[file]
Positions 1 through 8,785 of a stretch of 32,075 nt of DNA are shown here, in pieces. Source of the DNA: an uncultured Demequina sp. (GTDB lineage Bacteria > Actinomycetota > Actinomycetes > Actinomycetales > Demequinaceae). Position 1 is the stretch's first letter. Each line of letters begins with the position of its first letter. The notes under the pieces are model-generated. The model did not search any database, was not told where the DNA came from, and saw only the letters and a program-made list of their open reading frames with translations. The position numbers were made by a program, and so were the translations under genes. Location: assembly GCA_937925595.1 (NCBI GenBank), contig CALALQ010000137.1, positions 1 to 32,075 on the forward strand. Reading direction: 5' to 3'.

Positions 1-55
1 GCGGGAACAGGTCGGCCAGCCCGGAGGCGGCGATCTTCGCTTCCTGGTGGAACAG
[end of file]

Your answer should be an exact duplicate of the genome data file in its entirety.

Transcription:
Positions 1 through 8,785 of a stretch of 32,075 nt of DNA are shown here, in pieces. Source of the DNA: an uncultured Demequina sp. (GTDB lineage Bacteria > Actinomycetota > Actinomycetes > Actinomycetales > Demequinaceae). Position 1 is the stretch's first letter. Each line of letters begins with the position of its first letter. The notes under the pieces are model-generated. The model did not search any database, was not told where the DNA came from, and saw only the letters and a program-made list of their open reading frames with translations. The position numbers were made by a program, and so were the translations under genes. Location: assembly GCA_937925595.1 (NCBI GenBank), contig CALALQ010000137.1, positions 1 to 32,075 on the forward strand. Reading direction: 5' to 3'.

Positions 1-55
1 GCGGGAACAGGTCGGCCAGCCCGGAGGCGGCGATCTTCGCTTCCTGGTGGAACAG